Geeks Are Outraged: Why Didn’t We Orbit Pluto?

It’s been over a month since New Horizons completed its flyby of Pluto, and many astronomers and space cadets are feeling ennui at the prospect of withdrawing from the dwarf planet’s system. After all of those years of anticipation, isn’t it sad that the probe only did a flyby, and did not remain in orbit around the heart-toting body?


It’s actually a technological, mathematical and financial marvel that we were able to get the probe to Pluto and Charon at all, or so Robert Frost, instructor and flight controller at NASA believes. If we were to make New Horizons an orbiter mission, the complexity and cost would have increased many-fold.


Firstly, in order for a spacecraft to lift off of the Earth’s surface at all, we need some way of propelling it off of the surface. Presently we use chemical rockets, which burn hot and fast. The downside is that the fuel itself has weight, and therefore we actually have to load extra fuel to launch fuel into space, which leaves no room for course changes once the spacecraft is spacebound. This creates a sort of rocket-paradox that NASA solved long ago: by using other planets’ gravity wells as a means of slingshotting around the solar system, we can add velocity to any body in space without the extra fuel.


This allows us to greatly reduce transit time in between planets of our solar system. However, this also means that only planetary bodies with a relatively large mass have any hope of capturing our spacecraft and gently guiding it into orbit. For all its charms, Pluto is still a dwarf planet, which means its gravity is fairly weak. At less than a ninth of our own gravity on Earth, we would have either needed to pack a lot more fuel for a major deceleration, or forgone the entire slingshot method to keep New Horizons from going too fast to enter orbit with Pluto–but this would have made the probe’s trip so long that public interest may have totally died out.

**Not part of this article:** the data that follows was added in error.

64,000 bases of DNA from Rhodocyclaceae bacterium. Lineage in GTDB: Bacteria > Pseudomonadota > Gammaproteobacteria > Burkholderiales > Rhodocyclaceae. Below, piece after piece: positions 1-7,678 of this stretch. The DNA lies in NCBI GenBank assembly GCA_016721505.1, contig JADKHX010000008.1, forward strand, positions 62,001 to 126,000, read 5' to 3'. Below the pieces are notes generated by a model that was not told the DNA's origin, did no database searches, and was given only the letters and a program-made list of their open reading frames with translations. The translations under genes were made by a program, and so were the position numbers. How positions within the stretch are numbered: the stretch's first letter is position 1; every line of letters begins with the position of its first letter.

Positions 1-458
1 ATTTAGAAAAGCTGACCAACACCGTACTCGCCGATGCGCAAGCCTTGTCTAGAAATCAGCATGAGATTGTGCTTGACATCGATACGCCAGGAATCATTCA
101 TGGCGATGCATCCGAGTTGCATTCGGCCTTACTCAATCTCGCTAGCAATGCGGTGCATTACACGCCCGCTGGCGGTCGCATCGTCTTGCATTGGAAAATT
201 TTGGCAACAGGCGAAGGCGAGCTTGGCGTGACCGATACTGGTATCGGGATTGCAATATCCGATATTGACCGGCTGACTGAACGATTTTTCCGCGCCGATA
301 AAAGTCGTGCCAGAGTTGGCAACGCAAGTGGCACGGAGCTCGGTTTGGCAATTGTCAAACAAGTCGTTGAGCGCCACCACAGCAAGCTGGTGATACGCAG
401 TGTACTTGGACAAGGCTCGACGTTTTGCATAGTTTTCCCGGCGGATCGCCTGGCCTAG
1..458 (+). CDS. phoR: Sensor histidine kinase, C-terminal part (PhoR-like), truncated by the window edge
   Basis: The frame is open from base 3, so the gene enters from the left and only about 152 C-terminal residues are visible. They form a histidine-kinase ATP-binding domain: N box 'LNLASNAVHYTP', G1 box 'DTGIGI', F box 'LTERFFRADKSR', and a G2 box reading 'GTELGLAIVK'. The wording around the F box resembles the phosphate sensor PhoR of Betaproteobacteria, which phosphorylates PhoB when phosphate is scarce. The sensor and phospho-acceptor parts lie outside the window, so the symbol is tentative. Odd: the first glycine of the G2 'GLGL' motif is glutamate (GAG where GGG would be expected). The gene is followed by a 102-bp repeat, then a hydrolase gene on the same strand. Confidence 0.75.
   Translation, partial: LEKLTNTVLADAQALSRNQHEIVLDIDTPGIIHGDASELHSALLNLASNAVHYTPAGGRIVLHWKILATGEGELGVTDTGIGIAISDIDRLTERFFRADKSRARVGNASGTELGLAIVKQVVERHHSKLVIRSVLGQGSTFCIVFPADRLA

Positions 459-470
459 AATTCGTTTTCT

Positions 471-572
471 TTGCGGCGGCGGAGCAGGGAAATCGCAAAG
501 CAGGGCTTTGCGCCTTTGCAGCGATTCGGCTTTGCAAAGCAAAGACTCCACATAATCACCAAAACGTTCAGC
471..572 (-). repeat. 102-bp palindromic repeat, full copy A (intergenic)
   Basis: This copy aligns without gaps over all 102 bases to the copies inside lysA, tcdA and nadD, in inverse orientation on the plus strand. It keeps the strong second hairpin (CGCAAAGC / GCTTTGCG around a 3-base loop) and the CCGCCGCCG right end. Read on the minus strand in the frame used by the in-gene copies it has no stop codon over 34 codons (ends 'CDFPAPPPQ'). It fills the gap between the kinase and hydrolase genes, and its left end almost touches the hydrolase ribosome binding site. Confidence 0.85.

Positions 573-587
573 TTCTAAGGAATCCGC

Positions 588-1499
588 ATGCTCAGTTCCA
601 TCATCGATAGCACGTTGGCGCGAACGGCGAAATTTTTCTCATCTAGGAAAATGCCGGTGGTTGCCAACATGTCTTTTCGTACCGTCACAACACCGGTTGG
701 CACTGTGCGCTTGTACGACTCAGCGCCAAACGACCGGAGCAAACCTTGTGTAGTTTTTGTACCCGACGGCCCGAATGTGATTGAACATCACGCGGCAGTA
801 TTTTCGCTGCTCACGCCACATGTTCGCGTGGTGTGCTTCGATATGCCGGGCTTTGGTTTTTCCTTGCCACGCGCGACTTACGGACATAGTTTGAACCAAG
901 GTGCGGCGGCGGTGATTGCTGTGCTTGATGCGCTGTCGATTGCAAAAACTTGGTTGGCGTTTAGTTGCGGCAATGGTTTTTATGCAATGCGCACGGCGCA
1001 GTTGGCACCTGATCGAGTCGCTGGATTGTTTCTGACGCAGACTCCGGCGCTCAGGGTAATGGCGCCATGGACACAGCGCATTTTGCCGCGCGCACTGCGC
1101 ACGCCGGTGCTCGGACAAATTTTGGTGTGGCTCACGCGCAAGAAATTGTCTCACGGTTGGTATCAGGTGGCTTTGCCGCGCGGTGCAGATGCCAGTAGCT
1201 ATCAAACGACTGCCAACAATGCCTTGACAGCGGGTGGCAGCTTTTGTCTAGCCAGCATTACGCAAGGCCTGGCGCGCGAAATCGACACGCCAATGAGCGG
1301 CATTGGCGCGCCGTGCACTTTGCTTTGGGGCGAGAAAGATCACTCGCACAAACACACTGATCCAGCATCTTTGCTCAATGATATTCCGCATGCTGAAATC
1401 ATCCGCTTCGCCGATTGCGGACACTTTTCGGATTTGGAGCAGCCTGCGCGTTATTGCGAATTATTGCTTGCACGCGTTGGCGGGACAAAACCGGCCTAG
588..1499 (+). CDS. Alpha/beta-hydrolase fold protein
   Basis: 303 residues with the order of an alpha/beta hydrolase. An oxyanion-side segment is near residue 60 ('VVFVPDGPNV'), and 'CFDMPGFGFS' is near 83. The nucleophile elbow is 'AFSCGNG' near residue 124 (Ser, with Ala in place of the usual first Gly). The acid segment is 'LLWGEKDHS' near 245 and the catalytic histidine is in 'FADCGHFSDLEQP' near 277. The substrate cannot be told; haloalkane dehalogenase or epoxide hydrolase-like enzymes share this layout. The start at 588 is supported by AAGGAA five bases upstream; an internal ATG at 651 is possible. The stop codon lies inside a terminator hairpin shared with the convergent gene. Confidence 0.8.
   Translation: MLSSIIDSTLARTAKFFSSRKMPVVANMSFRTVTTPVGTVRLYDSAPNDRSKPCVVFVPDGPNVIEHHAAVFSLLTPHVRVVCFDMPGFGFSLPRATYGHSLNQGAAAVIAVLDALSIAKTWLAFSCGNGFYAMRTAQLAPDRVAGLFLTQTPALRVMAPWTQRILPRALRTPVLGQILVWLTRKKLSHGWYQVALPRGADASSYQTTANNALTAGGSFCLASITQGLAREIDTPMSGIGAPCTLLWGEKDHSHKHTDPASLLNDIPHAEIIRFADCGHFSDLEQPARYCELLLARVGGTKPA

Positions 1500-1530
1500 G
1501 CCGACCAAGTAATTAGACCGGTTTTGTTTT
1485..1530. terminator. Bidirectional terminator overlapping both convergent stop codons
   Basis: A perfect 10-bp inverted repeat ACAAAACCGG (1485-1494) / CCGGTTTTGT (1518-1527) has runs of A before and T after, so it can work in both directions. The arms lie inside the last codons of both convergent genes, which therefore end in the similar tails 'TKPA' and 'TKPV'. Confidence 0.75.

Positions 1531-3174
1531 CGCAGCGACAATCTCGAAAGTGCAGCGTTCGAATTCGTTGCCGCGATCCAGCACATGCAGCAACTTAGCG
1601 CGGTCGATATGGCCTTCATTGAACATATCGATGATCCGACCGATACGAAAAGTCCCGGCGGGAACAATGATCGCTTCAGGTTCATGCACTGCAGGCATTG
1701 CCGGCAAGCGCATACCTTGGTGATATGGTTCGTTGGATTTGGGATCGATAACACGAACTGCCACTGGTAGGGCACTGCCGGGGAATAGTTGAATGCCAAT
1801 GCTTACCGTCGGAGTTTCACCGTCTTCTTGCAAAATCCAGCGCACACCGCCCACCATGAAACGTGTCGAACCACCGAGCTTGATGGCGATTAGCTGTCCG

And none of these reasons listed so far accounts for the pull of the Sun’s gravity, which, being strong enough to hold the likes of Jupiter and Saturn in orbit, means that New Horizons literally had to be the fastest vehicle ever launched out of Earth orbit, further compounding the challenge of Plutonian orbit.

Unfortunately, every mission to space is ultimately governed by the money we can muster to launch them. Even acquiring approval to launch the flyby took NASA two years, and two previous plans to visit Pluto were cancelled. It’s a complicated issue, but remember that despite all the challenges, we did make it to Pluto, after all.

Does news of New Horizons and Pluto excite you? Learn more about space with Space Scouts: